Lonzo Ball is one of the best players in college basketball, and his father, LaVar, is one of the best talkers.
For NBA teams, Lonzo is a blessing; for NBA teams, LaVar is a curse.
“They would prefer not to have a prospect of Lonzo’s ability whose father can’t wait to get in front of a microphone,” CBS Sports college basketball analyst Gary Parrish said on CBS Sports Radio’s Gio and Jones. “Keep in mind it’s all been positive so far but still frustrating for some. What happens when Lonzo struggles in the NBA or gets benched or is coming off the bench? Now people are putting microphones in LaVar’s face. What’s he going to say then? Is he criticizing a coach, a general manager, Lonzo’s teammates? I do think they’ve got to strike a balance and it’s something that will be addressed.
“But LaVar and his entire family, it’s a fascinating situation – and one that should be more admired than mocked,” Parrish continued. “You’re talking about a two-parent home who kept their kids out of the shoe company factory of basketball players, who raised them and coached them 12 months a year, trained them themselves, mom and dad actually ran the summer program – not dad and some agent or runner for an agent. Played for their local neighborhood high school. Didn’t shop themselves around to basketball factories. Decided to play for UCLA because they wanted to stay close to home.”
Parrish met LaVar a few years ago and was completely blown away.
“When I met him, I was just like, wow’ – because LaVar was talking then exactly like he talks now,” Parrish said. “I’m not sure he hasn’t overstated some things about maybe the other kids, but he was dead right about Lonzo the entire time. He told me he was going to be special, be a one-and-done player, be a lottery pick and turn UCLA into a national championship contender no matter who else was on UCLA’s team at the time.”
No. 3 UCLA (27-3), by the way, finished 15-17 last season.
“They had a losing record last year,” Parrish said, “and it’s not changed only because of Lonzo, but it has changed mostly because of Lonzo. So I will give LaVar credit. He told me people used to think Venus and Serena’s dad is crazy, too, but he actually knew what he was talking about.”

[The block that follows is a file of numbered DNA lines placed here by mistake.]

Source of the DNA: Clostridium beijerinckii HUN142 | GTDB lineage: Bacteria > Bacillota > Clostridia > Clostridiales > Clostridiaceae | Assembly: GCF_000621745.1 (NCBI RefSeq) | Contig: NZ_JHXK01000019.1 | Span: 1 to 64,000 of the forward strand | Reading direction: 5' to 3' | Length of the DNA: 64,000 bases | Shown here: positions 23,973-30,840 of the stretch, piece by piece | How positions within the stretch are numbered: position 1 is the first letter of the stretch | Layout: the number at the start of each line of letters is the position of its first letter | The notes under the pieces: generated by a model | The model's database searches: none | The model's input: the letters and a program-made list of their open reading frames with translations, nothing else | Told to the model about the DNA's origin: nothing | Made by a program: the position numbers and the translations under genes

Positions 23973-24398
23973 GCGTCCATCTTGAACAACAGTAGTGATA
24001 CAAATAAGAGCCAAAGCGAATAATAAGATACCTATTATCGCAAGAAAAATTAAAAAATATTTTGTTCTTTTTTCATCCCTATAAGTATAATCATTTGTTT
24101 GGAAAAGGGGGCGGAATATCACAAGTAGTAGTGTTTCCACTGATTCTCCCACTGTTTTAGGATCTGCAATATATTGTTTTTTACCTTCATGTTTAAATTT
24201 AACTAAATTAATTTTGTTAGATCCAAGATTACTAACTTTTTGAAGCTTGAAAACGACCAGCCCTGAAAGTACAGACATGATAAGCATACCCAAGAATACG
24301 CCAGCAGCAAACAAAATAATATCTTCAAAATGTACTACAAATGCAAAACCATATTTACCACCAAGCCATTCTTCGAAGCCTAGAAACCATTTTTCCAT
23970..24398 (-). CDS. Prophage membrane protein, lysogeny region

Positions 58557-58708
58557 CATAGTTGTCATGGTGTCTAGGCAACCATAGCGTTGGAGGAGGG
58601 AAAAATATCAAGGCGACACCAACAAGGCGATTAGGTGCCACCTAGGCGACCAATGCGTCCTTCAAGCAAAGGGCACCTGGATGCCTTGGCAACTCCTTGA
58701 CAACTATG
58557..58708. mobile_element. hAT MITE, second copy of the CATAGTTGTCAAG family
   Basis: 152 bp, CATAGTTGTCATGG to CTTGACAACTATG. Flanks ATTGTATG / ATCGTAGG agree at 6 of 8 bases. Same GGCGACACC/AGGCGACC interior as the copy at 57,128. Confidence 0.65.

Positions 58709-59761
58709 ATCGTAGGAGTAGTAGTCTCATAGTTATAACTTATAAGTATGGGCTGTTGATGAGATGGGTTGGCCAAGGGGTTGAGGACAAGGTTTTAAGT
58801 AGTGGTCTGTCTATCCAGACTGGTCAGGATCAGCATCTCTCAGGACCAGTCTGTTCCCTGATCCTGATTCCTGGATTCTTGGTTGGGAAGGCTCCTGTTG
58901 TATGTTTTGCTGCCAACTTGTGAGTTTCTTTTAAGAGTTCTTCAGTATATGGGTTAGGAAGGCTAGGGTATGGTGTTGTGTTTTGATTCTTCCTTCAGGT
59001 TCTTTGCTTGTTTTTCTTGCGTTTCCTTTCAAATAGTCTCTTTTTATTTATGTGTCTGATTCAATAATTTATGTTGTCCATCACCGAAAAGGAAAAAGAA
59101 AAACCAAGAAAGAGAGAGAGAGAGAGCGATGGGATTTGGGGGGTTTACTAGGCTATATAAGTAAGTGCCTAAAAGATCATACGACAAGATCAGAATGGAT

Looking at the NCAA Tournament, Brian Jones wondered what will happen if Middle Tennessee (25-4) fails to win the Conference USA Tournament. Would the Blue Raiders miss the NCAA Tournament, even after beating Michigan State last March?
“The committee is not supposed to consider anything from one year to the next,” Parrish said. “This became a big topic of discussion after Steph Curry led Davidson to the Elite Eight of the 2008 NCAA Tournament. (In 2009), Davidson didn’t get anything done in the non-conference and didn’t have an at-large resume. There was an argument for ‘Who cares? Put Davidson in. It’s Steph Curry. We’ve seen him shoot them to the Elite Eight before. He could maybe do it again. We want that team in the NCAA Tournament.’ The selection committee said, ‘What happened last year happened last year.’ They left Davidson out.”
Many people would rather see an elite mid-major team get a shot in March than the eighth- or ninth-best team from a Power Five conference. Parrish feels the exact same way.
“We kind of know who you are,” Parrish said of those mediocre Power 5 programs. “You can get a handful of top-50 wins but only because you get 11 opportunities to get them. We know what you are. You are somebody who, almost without exception, is going to lose when you play good teams, and when you’re in the NCAA Tournament with he kind of seed you’re gong to get, you’re going to be playing a good team. What we don’t know is how good is Wichita State? How good is Middle Tennessee? How good is Illinois State? If we gave them 15 at-bats the way you get when you’re in the ACC or the Big Ten or the Big East or the Big 12, how many games would they win? Would they be ninth place in the ACC, or would they be third place in the ACC? I’d like to see them just get a shot because the system is rigged against them.”